Virginia's offense was as impressive as its defense. Five players scored in double figures for the Cavaliers, who shot 55.6 percent from the floor.

"They're just as good offensively as they are defensively," Memphis coach Josh Pastner said.

With three minutes remaining, UVa led by 27 points.

"The way we played in the second half, it was just great," sophomore forward Evan Nolte said. "If you were playing, on the bench or in the stands, it was just beautiful to see."

Harris, a senior guard, led all scorers with 16 points, and redshirt sophomore big man Anthony Gill contributed 13 off the bench, along with a game-high eight rebounds.

Tobey added 11 points -- the final three coming on a crowd-pleasing trey with 3:40 remaining -- and six rebounds. Coming off a lackluster performance against No. 16 Coastal Carolina, Tobey wanted to be more aggressive Sunday night, and he asserted himself immediately.

"I think Mike actually set the tone for us offensively and defensively," Brogdon said. "I think when he can come out and be that physical and that aggressive for us, it really ignites the entire team."

Brogdon, a redshirt sophomore guard, and sophomore swingman Justin Anderson, the ACC Sixth Man of the Year, scored 10 points apiece. Brogdon and Anderson each had four assists, too, to help the Cavaliers dissect Memphis' defense.

On offense, Jackson said, "they just wait until you make a mistake, and then they do what they do."

Perrantes didn't reach double figures in scoring, but he had eight points, two assists and no turnovers in a team-high 33 minutes.

"To see him in these settings have the composure and the poise he does is, I think, rather remarkable, and I think we got a good one," Bennett said. "I know we do, [and] everybody else is starting to see that."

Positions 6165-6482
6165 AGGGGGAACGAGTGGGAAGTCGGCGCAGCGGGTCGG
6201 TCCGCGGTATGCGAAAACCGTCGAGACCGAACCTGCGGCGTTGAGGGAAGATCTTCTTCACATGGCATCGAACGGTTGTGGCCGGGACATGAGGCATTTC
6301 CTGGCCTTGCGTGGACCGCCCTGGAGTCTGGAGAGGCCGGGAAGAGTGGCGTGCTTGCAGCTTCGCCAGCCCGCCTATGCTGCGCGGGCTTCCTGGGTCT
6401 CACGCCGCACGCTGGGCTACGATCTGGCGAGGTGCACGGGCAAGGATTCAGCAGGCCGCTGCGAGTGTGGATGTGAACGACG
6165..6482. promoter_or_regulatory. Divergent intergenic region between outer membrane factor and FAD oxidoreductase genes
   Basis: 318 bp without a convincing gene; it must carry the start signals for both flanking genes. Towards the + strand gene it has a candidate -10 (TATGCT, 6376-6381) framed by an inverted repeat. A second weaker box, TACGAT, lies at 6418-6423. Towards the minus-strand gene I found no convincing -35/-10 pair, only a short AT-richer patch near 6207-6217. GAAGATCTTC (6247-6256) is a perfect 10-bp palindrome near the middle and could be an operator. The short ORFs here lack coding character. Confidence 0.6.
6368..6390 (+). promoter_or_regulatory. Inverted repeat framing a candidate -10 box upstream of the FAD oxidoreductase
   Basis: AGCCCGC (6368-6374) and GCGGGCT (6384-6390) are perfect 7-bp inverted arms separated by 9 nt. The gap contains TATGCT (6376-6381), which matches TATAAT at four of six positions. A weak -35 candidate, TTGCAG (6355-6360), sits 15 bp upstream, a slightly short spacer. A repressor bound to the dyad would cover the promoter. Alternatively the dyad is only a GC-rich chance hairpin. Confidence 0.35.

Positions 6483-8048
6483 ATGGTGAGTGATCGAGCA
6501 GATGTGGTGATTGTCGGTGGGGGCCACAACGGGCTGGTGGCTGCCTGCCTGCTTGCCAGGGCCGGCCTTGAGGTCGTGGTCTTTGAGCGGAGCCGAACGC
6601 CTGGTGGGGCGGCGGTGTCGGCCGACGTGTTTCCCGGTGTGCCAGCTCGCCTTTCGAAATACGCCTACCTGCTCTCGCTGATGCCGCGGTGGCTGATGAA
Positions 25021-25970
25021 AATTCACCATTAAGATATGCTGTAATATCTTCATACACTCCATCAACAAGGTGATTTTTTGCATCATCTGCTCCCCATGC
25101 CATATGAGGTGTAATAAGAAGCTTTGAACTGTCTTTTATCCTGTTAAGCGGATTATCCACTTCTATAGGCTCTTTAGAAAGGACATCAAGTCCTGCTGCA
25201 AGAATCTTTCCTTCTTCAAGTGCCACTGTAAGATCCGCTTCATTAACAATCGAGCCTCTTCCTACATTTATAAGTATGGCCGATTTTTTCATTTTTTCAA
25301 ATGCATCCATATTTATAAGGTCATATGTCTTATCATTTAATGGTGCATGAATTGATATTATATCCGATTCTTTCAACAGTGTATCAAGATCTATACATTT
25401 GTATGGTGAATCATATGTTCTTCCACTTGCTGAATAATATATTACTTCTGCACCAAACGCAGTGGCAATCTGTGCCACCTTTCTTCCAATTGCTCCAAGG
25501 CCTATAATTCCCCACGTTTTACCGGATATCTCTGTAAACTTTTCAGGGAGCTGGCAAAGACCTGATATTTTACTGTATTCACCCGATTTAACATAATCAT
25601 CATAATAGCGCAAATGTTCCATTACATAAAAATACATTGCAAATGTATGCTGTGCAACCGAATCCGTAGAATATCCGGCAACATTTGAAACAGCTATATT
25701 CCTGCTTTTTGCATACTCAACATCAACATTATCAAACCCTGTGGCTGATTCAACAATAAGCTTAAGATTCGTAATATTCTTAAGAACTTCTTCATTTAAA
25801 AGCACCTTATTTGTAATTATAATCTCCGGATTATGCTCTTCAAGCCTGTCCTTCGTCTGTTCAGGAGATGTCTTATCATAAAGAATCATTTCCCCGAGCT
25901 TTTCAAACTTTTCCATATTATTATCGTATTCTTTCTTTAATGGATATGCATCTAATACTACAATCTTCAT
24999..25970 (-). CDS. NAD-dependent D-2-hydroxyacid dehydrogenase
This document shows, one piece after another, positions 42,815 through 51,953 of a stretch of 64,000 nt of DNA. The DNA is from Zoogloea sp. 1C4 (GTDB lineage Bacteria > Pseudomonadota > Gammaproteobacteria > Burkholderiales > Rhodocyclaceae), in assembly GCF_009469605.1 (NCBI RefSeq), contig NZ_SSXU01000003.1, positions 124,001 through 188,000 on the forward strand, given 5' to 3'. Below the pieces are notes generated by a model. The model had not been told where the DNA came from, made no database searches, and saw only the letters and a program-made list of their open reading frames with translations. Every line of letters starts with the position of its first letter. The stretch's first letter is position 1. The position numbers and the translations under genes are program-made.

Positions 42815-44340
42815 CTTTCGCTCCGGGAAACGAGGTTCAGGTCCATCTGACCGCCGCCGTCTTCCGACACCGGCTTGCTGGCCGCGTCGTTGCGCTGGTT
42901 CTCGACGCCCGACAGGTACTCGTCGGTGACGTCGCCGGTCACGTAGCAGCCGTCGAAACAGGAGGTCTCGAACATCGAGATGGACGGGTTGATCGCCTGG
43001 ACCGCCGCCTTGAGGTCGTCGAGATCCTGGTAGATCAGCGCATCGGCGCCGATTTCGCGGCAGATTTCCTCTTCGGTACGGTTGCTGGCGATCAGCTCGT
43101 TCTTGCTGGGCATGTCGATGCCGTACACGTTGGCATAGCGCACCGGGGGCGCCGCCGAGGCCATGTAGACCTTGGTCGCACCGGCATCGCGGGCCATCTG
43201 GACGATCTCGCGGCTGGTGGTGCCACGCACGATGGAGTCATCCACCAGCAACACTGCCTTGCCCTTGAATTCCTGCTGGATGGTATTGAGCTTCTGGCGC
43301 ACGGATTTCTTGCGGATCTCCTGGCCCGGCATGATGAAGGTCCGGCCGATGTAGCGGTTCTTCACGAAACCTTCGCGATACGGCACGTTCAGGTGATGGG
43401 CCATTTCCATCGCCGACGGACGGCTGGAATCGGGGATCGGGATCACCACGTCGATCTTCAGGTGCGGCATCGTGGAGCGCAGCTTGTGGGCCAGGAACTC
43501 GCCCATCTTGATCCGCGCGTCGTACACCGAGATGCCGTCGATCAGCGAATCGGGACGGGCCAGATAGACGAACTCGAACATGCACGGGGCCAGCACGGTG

Nolte, one of Virginia's heroes against Coastal, sparkled again Sunday night. He scored six points in 10 minutes off the bench and gave the Cavaliers' fans one final thrill.

On a fast break, the 6-8 Nolte took a pass from Anderson and threw down a one-handed dunk with 1:04 remaining. The Virginia faithful roared, and so did Nolte's teammates on the bench.

"Ev's got that sneaky bounce," Tobey said later, smiling.

Nolte's response in the locker room?

"Fun fact nobody knows: Out of the people in my grade -- so me, Tobey, Justin [and Teven Jones] -- I was the first person to dunk last year. Tobey gave me the pass."

Virginia, which swept the ACC's regular-season and tournament titles, was one of six teams from the conference to make the NCAA field, along with Duke, Syracuse, North Carolina, NC State and Pittsburgh.

By the time the game tipped off Sunday night, UVa was the only one left. Had the Cavaliers lost, the ACC would have been without a representative in the Sweet Sixteen for the first time since 1979.

"To be the last ones standing is huge," Brogdon said. "We're going to try to represent well."

That's what the Cavaliers did in their last trip to the Sweet Sixteen. In 1995, Virginia advanced to the NCAA tournament's Elite Eight before being ousted.

UVa's players that season included Jason Williford and Mike Curtis. Nineteen years later, they're headed back to the Sweet Sixteen with their alma mater -- Williford as one of Bennett's assistants, and Curtis as the team's strength and conditioning coach.